Recently I found this heart rending letter in my mailbag:
Dear Auntie Sandra,
I would dearly love to live in an independent Scotland, but I just can't break my addiction to the United Kingdom. Every time I think of joining the SNP or voting Yes I come out in cold sweats and trembling with horrible images of Jim Sillars and Alistair Darling on my television set. Please help,Desperate of LarbertShocking as it may seem, Desperate of Larbert's addiction is not at all uncommon. But sadly, because of the shame associated with it, many hide their symptoms from family and friends, making it almost impossible to get them the help they so desperately need.
So, how do you know if you or someone close to you is a Yoon addict?
You may quite like day trips to London and watching the Changing of the Guard, but does that mean you are addicted?
Like all addictions, there are varying degrees of dependancy, but generally speaking it is only when it interferes with your ability to do what is best for Scotland that it is considered an addiction.
Let's look at a typical case. K is a young healthy woman in her thirties living a normal life as leader of Scottish Labour. It would never occur to her to do anything to harm Scotland, but on the issue of a second independence referendum her attitude is completely irrational. She would do anything to prevent a vote, even if it saved her country from the disaster of continued Tory rule and a hard Brexit.
Another case is W., whose addiction has reached such an extreme stage he is now making frankly insane claims that 'the SNP didn't win the 2016 election' and 'the Libdems speak for the people of Scotland'.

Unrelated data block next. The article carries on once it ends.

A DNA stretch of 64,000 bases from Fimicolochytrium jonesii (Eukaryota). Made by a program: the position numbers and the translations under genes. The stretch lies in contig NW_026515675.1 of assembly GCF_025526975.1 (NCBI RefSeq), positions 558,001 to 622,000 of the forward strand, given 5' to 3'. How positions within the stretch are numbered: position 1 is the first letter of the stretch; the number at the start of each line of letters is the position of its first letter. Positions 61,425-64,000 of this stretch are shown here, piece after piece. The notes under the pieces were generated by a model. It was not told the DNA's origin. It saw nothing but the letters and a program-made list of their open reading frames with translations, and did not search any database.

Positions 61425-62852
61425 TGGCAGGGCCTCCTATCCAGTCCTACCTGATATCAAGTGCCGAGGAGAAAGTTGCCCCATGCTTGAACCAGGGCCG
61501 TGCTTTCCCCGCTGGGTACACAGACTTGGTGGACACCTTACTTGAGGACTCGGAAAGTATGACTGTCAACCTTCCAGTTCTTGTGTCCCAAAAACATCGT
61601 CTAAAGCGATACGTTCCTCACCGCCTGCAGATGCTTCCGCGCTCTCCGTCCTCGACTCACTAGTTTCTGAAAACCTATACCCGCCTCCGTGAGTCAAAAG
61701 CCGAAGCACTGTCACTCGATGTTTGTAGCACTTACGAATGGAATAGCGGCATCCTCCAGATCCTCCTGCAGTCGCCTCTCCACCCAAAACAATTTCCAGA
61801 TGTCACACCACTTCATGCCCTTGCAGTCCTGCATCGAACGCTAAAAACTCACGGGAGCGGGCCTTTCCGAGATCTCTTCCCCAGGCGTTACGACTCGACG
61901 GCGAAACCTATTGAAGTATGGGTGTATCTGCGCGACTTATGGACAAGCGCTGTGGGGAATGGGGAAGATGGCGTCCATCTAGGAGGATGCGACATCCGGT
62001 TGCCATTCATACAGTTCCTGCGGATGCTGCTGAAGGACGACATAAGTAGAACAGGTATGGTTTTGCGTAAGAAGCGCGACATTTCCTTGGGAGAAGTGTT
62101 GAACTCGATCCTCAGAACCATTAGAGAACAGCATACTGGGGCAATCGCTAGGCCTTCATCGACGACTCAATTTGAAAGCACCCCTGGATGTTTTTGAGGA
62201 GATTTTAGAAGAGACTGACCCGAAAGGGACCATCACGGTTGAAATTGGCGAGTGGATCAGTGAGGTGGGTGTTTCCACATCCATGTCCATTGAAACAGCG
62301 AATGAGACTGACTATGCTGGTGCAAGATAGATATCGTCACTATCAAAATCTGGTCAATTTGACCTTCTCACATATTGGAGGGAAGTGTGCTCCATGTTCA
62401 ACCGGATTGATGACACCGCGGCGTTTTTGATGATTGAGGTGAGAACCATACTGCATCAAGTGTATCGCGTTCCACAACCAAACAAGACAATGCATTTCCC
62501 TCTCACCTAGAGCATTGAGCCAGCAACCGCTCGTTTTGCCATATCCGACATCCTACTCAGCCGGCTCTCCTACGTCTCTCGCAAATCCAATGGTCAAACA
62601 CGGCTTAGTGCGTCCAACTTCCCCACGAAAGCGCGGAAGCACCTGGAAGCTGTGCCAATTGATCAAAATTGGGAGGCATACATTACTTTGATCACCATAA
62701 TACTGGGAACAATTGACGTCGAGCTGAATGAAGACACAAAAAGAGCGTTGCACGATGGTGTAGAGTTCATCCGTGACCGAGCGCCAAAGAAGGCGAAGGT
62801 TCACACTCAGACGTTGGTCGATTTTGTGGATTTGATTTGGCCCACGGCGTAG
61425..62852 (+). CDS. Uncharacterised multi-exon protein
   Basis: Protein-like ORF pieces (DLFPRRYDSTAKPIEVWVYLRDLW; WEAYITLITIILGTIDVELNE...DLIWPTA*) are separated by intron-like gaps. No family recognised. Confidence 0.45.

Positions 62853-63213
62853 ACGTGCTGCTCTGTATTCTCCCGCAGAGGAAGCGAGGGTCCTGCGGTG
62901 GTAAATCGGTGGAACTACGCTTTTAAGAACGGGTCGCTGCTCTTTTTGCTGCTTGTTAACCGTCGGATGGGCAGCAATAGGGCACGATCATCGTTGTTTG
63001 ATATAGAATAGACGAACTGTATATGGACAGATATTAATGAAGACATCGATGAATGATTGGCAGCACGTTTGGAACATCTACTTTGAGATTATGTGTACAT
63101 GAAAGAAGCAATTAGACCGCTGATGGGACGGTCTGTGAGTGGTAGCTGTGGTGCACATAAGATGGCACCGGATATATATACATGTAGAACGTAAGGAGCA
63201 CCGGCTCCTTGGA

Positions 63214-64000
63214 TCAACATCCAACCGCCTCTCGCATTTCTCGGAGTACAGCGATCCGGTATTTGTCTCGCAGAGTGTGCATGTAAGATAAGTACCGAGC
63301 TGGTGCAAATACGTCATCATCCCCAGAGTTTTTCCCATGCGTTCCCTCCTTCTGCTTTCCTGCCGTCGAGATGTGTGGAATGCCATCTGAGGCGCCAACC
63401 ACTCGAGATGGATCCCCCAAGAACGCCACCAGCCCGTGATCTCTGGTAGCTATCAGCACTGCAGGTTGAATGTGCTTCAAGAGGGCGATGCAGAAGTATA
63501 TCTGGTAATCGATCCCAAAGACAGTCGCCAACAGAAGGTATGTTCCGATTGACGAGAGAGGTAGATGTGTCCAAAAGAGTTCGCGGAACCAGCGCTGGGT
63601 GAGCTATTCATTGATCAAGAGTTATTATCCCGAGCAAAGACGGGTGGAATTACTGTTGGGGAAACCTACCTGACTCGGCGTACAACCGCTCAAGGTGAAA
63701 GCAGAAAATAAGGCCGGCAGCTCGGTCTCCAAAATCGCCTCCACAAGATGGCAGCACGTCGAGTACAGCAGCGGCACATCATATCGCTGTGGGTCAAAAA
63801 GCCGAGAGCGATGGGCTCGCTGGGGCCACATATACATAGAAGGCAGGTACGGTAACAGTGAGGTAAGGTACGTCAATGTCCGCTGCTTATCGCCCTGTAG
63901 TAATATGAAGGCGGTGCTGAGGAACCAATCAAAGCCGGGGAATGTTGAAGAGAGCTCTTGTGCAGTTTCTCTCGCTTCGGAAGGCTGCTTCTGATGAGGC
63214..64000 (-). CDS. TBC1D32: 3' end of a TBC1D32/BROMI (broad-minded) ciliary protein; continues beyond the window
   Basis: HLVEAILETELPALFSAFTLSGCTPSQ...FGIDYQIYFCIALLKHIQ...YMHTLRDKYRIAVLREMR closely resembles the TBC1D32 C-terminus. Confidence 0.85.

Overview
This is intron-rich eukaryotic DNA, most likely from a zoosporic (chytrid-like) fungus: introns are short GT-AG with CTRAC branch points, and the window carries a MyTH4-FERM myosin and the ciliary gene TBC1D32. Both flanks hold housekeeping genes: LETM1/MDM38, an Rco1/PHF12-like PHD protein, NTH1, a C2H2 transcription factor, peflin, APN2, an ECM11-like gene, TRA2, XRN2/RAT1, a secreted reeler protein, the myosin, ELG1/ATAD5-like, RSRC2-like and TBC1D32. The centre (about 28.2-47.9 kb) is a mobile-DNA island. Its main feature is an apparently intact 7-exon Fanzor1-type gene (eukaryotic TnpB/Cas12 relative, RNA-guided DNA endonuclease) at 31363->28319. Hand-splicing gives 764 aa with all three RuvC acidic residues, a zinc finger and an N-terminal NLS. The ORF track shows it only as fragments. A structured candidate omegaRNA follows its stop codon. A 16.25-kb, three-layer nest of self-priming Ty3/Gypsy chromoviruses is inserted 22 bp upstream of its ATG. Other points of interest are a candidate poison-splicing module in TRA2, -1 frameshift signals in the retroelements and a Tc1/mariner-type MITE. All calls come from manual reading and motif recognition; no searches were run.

Of course, not all addicts exhibit such extreme symptoms. Other common tell-tale signs are:
|Call 999 immediately if you dress like this.|
- displaying or dressing up in the Union Jack
- whistling God Save The Queen in the shower
- joining Scotland In Union
- ranting incoherently about GERS figures, even when you don't even know what they are
So, what should you do if you or a friend are addicted?
Of course, the most extreme cases should always seek professional help, but for the milder Yoon addict here's my...
Cut-Out-And-Keep-Guide to curing your Yoon Addiction:
- Make a list of all the things that annoy you about the Union. Whether it's unelected tory governments overruling the Scottish parliament and reneging on The Vow, or online abuse from swivel eyed Brexiteers, keep your list pinned where you can see it often. (It will probably be quite long so make sure you have a large sheet of paper).
- Make a plan of all the things Scotland will be free to do if it were an independent country. Like, allowing foreigners to come here or getting the government we vote for. (Again, this will likely be a long list). Imagine how empowered you will feel, knowing your vote counts and your representative won't just be laughed out of parliament for having a silly accent.
- Remove all newspapers, tv and radio until you have the situation under control. Experts believe 99.9% of Yoon addiction is caused by exposure to biased pro-Yoon media, and the remaining 0.1% from being invited to a royal garden party.
- Join a support group. Seek out Yes groups in your area, and if you're feeling strong enough read pro-Indy blogs like Wings over Scotland. But steer clear of social media until you feel past the point of relapse as they are hotspots of Yoon craziness.
- Tell your friends and family. This may be hard, especially if they are addicts too, but who knows you might even inspire them to get themselves clean too!